Gas prices have shot up 30 cents over the last month, and stand at $3.71 a barrel gallon nationwide, the highest level since mid-May. Rising oil prices and a refinery fire in northern California have caused most of the price increase, but some of this is also due to the possibility of an Israeli strike on Iranian nuclear facilities disrupting supply lines for oil from the Persian Gulf.

It has gotten worrisome enough that the Obama Administration floated the possibility of opening the Strategic Petroleum Reserves:

The White House is “dusting off old plans” for a potential release of oil reserves to dampen rising gasoline prices and prevent high energy costs from undermining the success of Iran sanctions, a source with knowledge of the situation said on Thursday.

U.S. officials will monitor market conditions over the coming weeks, watching whether gasoline prices fall after the September 3 Labor Day holiday, as they historically do, the source said.

It was too early to say how big a drawdown would be from the U.S. Strategic Petroleum Reserve and, potentially, other international reserves if a decision to proceed was taken, the source said.

The last time the Administration considered an SPR release, back in the spring, prices eventually dropped and they shelved the plans. The US did drawdown on reserves a year ago, during the Libyan civil war, and that had the effect of bringing down crude oil prices, but only for about a week.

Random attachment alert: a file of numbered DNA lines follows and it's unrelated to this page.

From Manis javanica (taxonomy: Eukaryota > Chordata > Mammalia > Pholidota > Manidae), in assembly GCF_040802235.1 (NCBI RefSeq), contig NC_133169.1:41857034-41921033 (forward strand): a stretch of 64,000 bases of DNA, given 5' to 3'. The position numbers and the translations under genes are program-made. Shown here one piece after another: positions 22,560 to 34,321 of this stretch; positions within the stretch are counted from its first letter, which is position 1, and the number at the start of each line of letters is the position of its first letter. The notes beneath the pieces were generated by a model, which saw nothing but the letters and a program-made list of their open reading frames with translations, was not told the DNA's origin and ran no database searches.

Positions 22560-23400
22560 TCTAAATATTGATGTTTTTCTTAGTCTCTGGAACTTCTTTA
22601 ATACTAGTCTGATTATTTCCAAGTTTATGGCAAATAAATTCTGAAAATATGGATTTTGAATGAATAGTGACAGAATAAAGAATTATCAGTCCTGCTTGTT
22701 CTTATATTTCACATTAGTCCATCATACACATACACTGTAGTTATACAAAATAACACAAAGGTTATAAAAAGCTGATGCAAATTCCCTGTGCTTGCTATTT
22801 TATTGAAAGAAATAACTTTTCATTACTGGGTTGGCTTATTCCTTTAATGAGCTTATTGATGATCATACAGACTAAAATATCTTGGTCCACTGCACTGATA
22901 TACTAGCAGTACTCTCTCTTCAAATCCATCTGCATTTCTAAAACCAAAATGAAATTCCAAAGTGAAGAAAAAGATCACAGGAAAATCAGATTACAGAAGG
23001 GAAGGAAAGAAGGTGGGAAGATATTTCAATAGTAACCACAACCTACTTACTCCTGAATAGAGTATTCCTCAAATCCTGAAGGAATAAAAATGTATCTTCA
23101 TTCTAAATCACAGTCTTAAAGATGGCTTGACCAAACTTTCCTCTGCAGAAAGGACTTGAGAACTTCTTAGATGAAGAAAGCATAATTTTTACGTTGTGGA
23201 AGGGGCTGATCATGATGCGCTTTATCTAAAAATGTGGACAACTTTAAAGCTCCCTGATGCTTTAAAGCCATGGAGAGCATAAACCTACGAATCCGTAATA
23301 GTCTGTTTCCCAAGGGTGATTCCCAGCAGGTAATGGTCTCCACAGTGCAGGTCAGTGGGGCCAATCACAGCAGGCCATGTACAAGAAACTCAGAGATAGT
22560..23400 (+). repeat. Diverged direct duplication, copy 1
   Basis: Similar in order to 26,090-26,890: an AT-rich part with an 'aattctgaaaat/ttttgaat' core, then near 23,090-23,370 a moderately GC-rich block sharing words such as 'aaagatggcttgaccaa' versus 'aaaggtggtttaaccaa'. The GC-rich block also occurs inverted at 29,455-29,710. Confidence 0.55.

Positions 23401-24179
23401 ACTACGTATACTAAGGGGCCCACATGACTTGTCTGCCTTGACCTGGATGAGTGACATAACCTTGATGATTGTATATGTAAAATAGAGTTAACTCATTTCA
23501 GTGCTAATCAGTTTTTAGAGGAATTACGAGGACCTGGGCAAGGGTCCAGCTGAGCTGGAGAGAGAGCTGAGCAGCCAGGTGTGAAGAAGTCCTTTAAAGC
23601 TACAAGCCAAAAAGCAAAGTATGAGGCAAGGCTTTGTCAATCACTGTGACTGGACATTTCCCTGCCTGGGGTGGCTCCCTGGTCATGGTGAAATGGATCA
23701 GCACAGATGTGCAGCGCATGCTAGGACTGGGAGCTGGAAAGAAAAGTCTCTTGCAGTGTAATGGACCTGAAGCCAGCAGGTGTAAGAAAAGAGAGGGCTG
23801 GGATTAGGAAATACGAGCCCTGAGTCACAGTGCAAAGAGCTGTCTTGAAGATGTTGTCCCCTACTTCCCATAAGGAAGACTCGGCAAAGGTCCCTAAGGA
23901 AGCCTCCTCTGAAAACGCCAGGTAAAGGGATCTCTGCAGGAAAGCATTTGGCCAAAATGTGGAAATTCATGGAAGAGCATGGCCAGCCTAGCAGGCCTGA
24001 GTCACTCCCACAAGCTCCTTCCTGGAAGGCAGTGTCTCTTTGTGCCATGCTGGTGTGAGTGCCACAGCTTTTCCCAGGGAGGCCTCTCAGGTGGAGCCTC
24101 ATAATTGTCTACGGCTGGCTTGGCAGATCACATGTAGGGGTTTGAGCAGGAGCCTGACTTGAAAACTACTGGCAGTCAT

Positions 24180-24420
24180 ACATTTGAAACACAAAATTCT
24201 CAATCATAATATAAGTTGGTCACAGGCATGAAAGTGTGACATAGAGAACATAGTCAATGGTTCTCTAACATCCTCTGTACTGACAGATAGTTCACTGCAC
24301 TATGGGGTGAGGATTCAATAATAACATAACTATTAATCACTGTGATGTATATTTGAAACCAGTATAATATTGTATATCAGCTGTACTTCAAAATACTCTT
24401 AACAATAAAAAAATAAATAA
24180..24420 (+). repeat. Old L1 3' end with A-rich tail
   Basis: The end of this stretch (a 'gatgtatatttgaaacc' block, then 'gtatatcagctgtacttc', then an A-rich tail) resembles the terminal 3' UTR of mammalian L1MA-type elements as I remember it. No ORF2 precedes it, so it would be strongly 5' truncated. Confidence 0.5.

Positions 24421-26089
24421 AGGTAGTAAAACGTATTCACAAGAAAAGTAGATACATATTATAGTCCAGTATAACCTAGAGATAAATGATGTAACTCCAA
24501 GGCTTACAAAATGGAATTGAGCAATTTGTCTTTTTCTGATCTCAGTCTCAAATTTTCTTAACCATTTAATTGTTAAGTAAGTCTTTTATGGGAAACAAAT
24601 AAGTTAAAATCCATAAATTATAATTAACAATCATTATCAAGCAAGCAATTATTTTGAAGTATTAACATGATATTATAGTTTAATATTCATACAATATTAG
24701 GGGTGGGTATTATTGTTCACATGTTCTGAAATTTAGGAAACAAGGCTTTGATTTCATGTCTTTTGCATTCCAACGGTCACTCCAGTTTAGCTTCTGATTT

For some reason, the impact on Iran sanctions is seen as a roadblock to opening the reserves. The theory seems to be that if relief on gas prices also means that less children in Iran might starve, well, we just can’t have that.

One thing I think we can say for sure is that the Administration will not suspend the ethanol mandate as long as gas prices remain high. This would have the effect of stripping more supply and increasing prices, and you’re just not going to see an action like that before the election, no matter how controversial it is to continue to set aside corn for fuel in the middle of a drought and a corn shortage.

Actually, because corn prices are so high, corn-based ethanol production has dropped to a two-year low which could also have an impact on overall gas prices.

It’s probably best to wait and see until after Labor Day, when gas consumption and prices typically drop, to see whether the SPR will be needed.